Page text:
With final recommendations in the Making All Things New pastoral planning process due later this month, cluster teams from around the archdiocese this week submitted “their best thinking” on the subject, said Father John O’Hara, director of strategic pastoral planning for the archdiocese.
The suggestions for parishes in 75 clusters throughout the archdiocese were due on Pentecost Sunday, June 8. They were in response to the preliminary recommendations made by the Archdiocesan Advisory Group earlier this spring. Cluster teams had the opportunity to affirm, amend or offer a new suggestion to the Advisory Group for the future of their parishes and the ministries therein.
The 40-member Advisory Group, consisting of priests, deacons, religious and lay people from across the archdiocese, will return to Maryknoll in Ossining on Tuesday and Wednesday, June 24 and 25, to evaluate the cluster suggestions and plan their final recommendations.
Those recommendations will be considered at an extraordinary three-day session of the Archdiocesan Priests’ Council—which Cardinal Dolan will attend—that is to take place from Monday, June 30 to Wednesday, July 2, said Father O’Hara in an interview June 9 in his office at the New York Catholic Center.
Father O’Hara said the Priests’ Council would vote on the recommendations and that Cardinal Dolan would prayerfully review the recommendations during the summer before announcing his final decisions in September.
Implementation of the cardinal’s decision, which is expected to be “ongoing,” said Father O’Hara, will begin sometime next year.
Although Father O’Hara refused to speculate on what may happen at specific parishes as the process moves toward its conclusion, some parishioners have already begun letter-writing campaigns and other protests.
Archdiocesan spokesman Joe Zwilling told CNY that when churches are closed, the “default position” is to find other uses for the property.
When properties are sold, any monies from the sales will be put into endowments created “to support important initiatives of the archdiocese that you have told us we need,” Cardinal Dolan wrote in a pastoral letter published in CNY last October.
“For instance, we will establish an endowment for Catholic schools, an endowment for religious education, and an endowment for new projects, like the Sheen Center, the Gianna Center for Women’s Health, and FOCUS, a university-based apostolate,” the cardinal said.
Sister Patricia Anastasio, P.B.V.M., president of the Presentation Sisters of the Blessed Virgin Mary in New Windsor, is a member of the Archdiocesan Advisory Group that will review the final recommendations of each of the cluster teams before making their own final recommendations later this month.
In a phone interview with CNY Tuesday morning, she said the next few weeks will be “a difficult time” for the archdiocese and its parishes and parishioners, as final recommendations are considered and made.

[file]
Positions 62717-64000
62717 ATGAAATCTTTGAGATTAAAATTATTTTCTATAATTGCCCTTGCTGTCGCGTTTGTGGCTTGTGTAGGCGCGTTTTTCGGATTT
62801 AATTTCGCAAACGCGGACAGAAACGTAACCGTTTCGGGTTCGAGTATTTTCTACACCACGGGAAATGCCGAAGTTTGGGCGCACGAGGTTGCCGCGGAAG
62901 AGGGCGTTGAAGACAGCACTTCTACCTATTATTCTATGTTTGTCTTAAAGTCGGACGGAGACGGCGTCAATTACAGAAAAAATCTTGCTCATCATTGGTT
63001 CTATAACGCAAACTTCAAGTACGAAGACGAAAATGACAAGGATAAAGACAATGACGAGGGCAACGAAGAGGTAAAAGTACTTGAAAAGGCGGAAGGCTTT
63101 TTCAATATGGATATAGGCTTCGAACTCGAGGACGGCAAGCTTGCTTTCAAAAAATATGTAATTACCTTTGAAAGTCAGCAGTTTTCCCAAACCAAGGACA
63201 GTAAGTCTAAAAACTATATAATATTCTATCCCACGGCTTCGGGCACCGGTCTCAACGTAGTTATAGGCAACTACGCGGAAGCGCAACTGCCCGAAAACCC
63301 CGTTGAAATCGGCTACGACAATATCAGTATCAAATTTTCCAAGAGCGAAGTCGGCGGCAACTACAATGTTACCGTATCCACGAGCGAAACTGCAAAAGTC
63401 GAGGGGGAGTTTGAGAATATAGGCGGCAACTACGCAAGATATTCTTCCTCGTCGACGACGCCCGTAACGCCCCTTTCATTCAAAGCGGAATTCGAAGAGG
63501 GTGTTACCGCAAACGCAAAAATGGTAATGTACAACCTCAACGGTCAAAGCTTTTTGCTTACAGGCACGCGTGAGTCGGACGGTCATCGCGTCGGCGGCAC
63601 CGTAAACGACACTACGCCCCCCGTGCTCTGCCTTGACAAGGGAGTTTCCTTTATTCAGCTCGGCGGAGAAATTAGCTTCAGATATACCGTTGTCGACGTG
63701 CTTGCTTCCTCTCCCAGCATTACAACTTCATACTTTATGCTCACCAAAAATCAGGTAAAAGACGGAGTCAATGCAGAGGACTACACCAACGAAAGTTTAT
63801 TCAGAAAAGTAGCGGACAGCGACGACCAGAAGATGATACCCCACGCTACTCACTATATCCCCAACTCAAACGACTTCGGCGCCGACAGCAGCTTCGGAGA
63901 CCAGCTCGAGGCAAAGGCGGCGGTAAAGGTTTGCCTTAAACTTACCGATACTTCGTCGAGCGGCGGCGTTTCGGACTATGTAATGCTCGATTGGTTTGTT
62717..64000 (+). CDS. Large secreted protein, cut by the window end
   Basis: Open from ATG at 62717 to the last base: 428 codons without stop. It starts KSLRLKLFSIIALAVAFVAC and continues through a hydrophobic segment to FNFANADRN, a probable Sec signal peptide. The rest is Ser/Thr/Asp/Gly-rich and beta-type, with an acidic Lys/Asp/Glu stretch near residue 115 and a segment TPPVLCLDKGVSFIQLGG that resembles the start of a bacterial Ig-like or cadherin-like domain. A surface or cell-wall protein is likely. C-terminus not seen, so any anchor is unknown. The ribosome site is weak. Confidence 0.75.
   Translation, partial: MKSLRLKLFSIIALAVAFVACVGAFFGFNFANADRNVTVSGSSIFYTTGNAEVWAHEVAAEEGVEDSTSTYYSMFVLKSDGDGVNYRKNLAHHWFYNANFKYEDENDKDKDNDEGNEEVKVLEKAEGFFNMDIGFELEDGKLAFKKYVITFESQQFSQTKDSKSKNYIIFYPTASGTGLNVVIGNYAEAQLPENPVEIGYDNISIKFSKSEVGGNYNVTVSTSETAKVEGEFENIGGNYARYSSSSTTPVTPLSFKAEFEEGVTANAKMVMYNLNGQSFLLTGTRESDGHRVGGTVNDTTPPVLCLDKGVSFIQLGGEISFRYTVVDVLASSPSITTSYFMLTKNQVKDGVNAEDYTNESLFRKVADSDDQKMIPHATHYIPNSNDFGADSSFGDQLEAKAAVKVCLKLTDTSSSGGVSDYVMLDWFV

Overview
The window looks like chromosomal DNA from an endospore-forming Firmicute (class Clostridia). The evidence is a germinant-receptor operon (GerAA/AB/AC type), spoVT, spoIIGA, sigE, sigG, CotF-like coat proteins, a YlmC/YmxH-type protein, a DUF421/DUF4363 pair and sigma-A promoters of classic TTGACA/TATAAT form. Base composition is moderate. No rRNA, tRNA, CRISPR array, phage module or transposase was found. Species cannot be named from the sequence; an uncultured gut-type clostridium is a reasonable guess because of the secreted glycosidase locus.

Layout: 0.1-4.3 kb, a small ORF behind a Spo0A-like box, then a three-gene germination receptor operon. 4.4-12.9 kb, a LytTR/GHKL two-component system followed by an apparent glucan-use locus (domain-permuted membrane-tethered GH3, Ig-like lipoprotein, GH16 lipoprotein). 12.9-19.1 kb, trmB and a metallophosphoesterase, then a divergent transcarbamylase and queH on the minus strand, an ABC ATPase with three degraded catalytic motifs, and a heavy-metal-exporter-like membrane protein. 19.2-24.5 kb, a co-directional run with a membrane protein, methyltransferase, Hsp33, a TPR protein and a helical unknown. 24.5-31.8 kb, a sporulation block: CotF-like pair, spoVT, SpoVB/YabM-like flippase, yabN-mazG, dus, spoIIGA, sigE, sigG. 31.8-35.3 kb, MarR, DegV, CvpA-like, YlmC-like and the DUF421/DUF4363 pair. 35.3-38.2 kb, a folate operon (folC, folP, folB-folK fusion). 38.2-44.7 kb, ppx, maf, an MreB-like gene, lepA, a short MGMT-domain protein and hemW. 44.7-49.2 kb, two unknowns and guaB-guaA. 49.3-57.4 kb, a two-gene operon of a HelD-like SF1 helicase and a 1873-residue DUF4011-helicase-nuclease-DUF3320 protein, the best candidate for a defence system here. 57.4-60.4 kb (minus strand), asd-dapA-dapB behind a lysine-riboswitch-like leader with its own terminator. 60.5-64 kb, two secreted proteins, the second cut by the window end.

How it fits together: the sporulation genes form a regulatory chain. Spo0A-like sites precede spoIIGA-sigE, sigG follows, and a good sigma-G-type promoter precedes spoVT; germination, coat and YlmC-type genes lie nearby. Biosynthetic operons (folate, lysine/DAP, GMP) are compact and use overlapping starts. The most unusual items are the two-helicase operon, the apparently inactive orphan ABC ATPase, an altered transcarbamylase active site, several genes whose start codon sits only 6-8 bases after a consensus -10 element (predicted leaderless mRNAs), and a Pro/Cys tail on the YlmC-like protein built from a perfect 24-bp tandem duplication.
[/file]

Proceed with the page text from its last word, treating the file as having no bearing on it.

As someone who had been an active member of a parish before taking on a leadership role in her religious congregation, Sister Patricia said she would personally “bring a great deal of prayer and concern in these next few weeks.”
“I know people love their parishes,” she said. “Each parish is the heart of the church in the archdiocese. People love their parishes and identify with their parishes.”
Speaking of her service as a member of the 40-person Advisory Board consisting of priests, deacons, religious and lay people from across the archdiocese, Sister Patricia called it “a very prayerful experience…filled with great sensitivity and care for the parishioners of each parish while balancing the needs of the archdiocese.”
The three-day meeting in late March at Maryknoll in Ossining, during which the Advisory Group and cluster committee members met to discuss the suggestions of the latter group before the Advisory Group formulated its preliminary recommendations, was marked by a spirit of genuine cooperation, Sister Patricia said.
“It was not at all contentious,” she said.
“People were working together very diligently to bring about the best resolution in meeting the needs of the archdiocese while being concerned about the parishioners and their love for their individual parishes,” she said.
Careful study went into the statistics provided by each parish in the cluster as well as the overall recommendations made by the cluster teams. “It’s a delicate balance,” Sister Patricia said.
Also serving with distinction throughout the Making All Things New pastoral planning process have been members of the cluster teams.
Jim Cowan, chairman of Cluster 2 on Staten Island, applied his strategic planning skills to the cluster planning work.
Cowan, a member of Our Lady of Good Counsel parish on Staten Island, is a retired managing director of a Fortune 500 insurance brokerage firm headquartered in Manhattan.
Other committee members have contributed their own skill sets as well, Cowan said. He cited as examples the secretary, an attorney, who asked probative questions and collated commentary, and the statistical analysis professor who was instrumental in crafting and studying a survey.
Cowan said committee members have been straightforward since the beginning. “We didn’t have to prompt and prod people.”
He said, “They’re passionate about their Church and they’re really looking beyond the boundaries of their parish to see what we need to do.”
The number of people in the pews at Mass was central to their discussions. “Attendance is down across every generation,” Cowan said. “How do we improve that? That’s the question that’s facing the cardinal, the bishops, the pastors.”
Cowan recalled what one priest said of the Mass, to which all are invited: “Every day we have a party here, and we celebrate with God. Come on back.”
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